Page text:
Build a SHTF Hurt Locker
Dr. John Woods 08.21.19
When the stuff really does hit the fan, you had better be ready. That means a lot of things to a lot of people including preppers and survivalists. The truth is, this is a bad world and it is getting worse all the time. In the final analysis you have to be responsible for yourself and your family’s welfare, economically and for self-preservation.
Among all the planning and execution tasks to fulfill the role as a prepper, one of the first tasks most undertake is building a classic SHTF survival bugout bag. The “BOB” is an essential first step. That kit contains all the most critical supplies to outlast the first 72 hours of a disaster or SHTF event.
Beyond the water, food, meds, first aid, communications, hygiene, and short term survival comes security. And that should not be very far behind the BOB.
Right after you build a BOB, next build a hurt locker. What is a hurt locker? Basically it is a bugout (or “bug in”) secure box, locker, packing case, or storage box stocked with everything needed for personal security, personal defense, property protection, and offensive action as needed or required.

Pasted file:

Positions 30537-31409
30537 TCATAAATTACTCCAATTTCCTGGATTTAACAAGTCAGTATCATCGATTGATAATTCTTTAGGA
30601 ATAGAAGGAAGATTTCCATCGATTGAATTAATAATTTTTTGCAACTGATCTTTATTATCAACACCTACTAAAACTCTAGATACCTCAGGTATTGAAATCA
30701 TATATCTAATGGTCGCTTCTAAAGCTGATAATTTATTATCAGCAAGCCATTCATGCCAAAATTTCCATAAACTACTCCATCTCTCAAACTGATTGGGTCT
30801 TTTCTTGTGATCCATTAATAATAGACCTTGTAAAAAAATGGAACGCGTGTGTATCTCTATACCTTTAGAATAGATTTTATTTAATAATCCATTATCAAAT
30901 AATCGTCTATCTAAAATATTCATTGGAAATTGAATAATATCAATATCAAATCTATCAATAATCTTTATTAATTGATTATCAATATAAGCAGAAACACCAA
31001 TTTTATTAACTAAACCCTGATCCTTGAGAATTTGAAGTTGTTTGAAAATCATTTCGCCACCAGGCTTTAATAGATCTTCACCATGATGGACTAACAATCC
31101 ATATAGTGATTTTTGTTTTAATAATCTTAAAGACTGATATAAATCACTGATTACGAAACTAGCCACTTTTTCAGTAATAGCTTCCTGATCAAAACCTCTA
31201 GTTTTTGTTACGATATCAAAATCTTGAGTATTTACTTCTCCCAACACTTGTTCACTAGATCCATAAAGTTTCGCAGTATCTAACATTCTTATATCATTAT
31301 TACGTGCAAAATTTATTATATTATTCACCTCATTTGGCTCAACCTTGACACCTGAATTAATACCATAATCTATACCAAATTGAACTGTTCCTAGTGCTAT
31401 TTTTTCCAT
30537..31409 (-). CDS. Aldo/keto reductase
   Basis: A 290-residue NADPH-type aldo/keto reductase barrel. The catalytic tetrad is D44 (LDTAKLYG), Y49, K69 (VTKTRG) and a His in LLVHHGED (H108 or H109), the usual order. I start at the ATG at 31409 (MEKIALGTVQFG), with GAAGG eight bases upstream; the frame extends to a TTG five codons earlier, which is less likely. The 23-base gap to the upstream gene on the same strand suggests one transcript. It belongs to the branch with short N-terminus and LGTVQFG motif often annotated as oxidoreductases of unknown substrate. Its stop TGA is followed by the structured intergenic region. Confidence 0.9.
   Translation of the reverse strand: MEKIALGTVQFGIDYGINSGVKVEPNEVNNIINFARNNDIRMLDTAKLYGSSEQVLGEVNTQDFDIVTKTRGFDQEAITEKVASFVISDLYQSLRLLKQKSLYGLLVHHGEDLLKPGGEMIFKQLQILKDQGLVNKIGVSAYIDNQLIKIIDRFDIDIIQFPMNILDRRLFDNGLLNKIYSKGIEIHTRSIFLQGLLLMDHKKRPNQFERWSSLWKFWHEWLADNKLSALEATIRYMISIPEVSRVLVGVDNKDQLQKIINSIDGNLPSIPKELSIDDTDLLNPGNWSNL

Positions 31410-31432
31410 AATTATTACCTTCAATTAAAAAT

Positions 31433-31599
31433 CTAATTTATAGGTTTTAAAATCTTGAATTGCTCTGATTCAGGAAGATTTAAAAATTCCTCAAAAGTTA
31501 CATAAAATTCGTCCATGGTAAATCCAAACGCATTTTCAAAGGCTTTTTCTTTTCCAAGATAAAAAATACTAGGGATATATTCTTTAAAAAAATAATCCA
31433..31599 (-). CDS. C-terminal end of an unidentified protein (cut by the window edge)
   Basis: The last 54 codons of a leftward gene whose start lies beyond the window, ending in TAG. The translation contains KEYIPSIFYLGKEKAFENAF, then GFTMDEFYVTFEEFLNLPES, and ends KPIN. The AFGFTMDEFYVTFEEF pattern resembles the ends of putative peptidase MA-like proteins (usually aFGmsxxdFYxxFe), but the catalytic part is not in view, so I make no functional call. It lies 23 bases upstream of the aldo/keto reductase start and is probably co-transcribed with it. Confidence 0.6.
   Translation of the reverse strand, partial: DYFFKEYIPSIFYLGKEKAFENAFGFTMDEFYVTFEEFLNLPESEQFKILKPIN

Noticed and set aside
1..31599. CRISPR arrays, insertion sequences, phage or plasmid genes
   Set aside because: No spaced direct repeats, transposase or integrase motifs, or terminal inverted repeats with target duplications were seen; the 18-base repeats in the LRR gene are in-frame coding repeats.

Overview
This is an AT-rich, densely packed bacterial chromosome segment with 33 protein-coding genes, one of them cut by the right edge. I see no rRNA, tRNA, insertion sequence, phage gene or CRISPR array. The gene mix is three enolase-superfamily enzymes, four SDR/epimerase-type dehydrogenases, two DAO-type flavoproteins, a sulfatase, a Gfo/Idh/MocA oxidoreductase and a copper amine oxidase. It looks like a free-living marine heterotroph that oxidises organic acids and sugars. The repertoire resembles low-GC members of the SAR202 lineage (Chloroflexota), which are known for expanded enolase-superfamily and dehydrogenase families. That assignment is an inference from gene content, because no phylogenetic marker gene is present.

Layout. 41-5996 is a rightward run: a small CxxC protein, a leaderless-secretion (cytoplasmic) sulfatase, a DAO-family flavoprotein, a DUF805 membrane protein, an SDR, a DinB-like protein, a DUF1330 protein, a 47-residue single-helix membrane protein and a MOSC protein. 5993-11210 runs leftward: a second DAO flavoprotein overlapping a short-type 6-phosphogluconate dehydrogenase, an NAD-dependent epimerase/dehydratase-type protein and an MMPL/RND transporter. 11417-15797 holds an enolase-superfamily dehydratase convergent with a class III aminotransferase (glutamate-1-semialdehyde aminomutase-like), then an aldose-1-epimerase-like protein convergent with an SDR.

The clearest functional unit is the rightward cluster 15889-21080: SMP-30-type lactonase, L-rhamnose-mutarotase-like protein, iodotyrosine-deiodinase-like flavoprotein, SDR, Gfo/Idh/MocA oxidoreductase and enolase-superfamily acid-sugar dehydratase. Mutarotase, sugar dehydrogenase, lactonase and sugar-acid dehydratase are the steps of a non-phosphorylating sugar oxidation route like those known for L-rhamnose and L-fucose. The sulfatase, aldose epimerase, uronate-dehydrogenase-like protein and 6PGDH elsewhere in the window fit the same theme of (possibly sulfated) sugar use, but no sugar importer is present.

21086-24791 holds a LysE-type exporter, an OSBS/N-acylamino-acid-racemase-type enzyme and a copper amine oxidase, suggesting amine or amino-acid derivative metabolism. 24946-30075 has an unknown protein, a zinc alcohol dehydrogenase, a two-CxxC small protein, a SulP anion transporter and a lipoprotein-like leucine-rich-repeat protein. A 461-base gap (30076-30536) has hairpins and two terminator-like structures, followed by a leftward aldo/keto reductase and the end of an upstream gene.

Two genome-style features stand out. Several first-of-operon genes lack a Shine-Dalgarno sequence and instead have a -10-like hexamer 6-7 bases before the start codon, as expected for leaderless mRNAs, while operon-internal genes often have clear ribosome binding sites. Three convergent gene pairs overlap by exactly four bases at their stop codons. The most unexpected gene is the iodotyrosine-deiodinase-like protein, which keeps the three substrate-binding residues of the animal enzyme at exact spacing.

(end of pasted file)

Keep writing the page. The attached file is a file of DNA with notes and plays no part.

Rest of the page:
Hurt lockers should be individualized to you, your family, and your situation. A well-stocked hurt locker can vary widely based on the needs of one person to the next. But it must be comprehensive enough to handle a wide variety of SHTF situations.
What are we talking about? A hurt locker is stocked with guns, ammo, multiple magazines, carry gear such as holsters, a cleaning kit, tool kit, spare parts as needed, optics, and other electronics. Add what you wish like a rangefinder, spotting scope, binoculars, holsters, bipods, collapsible shooting sticks, or whatever. How much to pack of any particular item will be determined by how many operators are in your group or family. Standardizing on weapons, calibers, magazines, and ammo is a smart bet.
A hurt locker can be one box or more, but two is probably sufficient. Don’t make them too heavy. They should be easy to grab along with your BOB. In one, place loaded handguns, loaded magazines, some carry gear and ammo. If the box is big enough for a collapsed AR and a Tac-14 shotgun, pack those too.
In box two, add additional ammo for everything and/or extra magazines. Load the other support security items in this box. Practice a few bugout trials to see how everything in your hurt locker works, then adjust.
Hurt lockers should do exactly what it sounds like. Security and protection will allow you to use everything else in your BOB bag inside the house or out.